Fortune teller machine

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A fortune teller machine at Musée Mécanique
An electonic fortune teller and love tester manufactured in the mid-1990s.

A fortune teller machine is a type of amusement, which upon receiving credit gives out a card with a prediction of the reader's future. They could be found in penny arcades, and can be seen in modern video arcades and amusement parks.

In media[edit]

  • In the 1988 Penny Marshall film Big, the main character, a child who wishes to be big, uses a magical wishing machine very similar to a fortune teller machine that turns him into an adult. That machine was referenced in "Fortune in Flames", a second season episode of the reality television series Pawn Stars.
  • In "The Honking", an episode of the animated TV series Futurama, the main characters, wishing to learn about a curse that has afflicted Bender, consult with a fortune teller machine, which, like many of the other machines of the 31st Century is sentient.
  • In the eleventh and final series of Big Brother (UK) and the Ultimate Big Brother series, a fortune teller machine named Bob Righter (an anagram of Big Brother), was present in the main living area of the house. In the first few weeks of the series, after an eviction, the machine would tell a good or bad fortune to one of the current housemates. However, in a twist it was actually the evicted housemate who decided who would receive the good or bad fortune.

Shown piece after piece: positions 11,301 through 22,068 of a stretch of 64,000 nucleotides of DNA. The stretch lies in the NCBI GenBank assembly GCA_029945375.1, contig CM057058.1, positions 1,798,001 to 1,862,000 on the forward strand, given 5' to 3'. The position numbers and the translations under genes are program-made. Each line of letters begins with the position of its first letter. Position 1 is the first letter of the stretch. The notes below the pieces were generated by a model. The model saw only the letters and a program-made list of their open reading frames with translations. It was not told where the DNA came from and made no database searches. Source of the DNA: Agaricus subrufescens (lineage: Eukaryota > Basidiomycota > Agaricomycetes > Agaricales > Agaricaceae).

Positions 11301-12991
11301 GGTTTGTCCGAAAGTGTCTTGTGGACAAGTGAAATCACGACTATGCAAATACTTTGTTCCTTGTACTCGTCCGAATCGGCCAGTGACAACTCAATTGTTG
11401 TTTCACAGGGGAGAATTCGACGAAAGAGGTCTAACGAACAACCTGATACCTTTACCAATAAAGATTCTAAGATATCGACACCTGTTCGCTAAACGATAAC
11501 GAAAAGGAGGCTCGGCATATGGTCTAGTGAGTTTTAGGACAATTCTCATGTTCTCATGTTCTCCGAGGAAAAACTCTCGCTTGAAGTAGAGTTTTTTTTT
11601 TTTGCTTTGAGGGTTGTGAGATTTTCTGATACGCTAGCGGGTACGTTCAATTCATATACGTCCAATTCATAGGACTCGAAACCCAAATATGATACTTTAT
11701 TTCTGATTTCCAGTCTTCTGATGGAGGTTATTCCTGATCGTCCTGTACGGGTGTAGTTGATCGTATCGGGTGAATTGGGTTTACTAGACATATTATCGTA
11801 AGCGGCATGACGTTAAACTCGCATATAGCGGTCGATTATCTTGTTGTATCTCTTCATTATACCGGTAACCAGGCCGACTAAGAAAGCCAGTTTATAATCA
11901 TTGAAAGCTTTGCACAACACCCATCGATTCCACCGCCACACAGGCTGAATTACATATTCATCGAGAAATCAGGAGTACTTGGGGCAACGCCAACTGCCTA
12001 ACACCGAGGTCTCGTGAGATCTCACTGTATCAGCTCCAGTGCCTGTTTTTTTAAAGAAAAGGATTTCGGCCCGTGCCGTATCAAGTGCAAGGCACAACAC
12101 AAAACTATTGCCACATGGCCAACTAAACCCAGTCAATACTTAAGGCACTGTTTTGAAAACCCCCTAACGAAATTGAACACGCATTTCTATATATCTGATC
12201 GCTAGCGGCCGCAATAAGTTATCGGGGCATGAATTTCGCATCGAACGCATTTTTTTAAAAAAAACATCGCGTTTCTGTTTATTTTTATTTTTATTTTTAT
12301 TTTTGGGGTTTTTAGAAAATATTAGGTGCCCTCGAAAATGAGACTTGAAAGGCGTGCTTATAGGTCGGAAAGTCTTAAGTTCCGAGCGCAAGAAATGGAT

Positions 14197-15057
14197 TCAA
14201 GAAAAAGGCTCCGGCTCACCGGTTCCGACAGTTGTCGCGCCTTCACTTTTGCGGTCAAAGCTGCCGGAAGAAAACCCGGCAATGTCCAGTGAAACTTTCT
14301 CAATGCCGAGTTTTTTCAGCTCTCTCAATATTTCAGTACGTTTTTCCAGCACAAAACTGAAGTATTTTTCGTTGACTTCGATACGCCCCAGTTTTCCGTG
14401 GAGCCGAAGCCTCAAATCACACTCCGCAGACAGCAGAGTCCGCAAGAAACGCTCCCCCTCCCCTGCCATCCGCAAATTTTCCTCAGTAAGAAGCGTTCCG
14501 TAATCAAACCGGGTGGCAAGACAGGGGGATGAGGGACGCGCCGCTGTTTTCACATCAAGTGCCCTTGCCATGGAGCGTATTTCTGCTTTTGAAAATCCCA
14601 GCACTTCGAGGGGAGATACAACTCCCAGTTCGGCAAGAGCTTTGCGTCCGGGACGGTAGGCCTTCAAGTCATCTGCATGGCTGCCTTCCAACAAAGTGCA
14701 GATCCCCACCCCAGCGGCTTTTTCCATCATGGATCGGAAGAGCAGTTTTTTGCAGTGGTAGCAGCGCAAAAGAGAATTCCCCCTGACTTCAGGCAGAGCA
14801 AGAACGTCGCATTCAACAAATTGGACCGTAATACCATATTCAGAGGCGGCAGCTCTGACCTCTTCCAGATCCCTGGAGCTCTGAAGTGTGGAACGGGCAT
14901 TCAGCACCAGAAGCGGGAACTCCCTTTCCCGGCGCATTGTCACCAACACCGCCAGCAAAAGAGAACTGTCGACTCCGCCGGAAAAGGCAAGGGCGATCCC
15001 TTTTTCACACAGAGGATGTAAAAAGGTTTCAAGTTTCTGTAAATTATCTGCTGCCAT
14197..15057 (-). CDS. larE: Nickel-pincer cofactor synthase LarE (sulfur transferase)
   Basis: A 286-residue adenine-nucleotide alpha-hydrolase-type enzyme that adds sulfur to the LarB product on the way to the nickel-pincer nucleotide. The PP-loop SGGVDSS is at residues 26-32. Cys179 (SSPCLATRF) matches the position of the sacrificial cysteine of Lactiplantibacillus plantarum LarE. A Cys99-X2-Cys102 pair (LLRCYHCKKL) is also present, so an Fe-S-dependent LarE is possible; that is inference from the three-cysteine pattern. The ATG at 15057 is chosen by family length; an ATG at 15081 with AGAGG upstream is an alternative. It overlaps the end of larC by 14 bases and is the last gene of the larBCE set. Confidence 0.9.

Notable examples[edit]

  • One unique machine, perhaps the only extant version in the world, survives in a museum in Virginia City, Montana. It features a recorded voice and eerie animatronics. "The 100-year-old fortune teller was an extremely rare find. Instead of dispensing a card like Zoltar, the Gypsy would actually speak your fortune from a hidden record player. When you dropped a nickel in the slot, her eyes would flash, her teeth would chatter and her voice would come floating from a tube extending out of the eight-foot-tall box." Reportedly, magician David Copperfield tried to buy the machine from the Montana State Historical Commission for two million dollars.[1]

See also[edit]


Various fortune teller machines at Musée Mécanique in San Francisco:


  1. ^ Volz, Matt (August 29, 2011). "Rare find discovered amid town's Old West kitsch". Virginia City, Montana: The Associated Press. Retrieved August 29, 2011.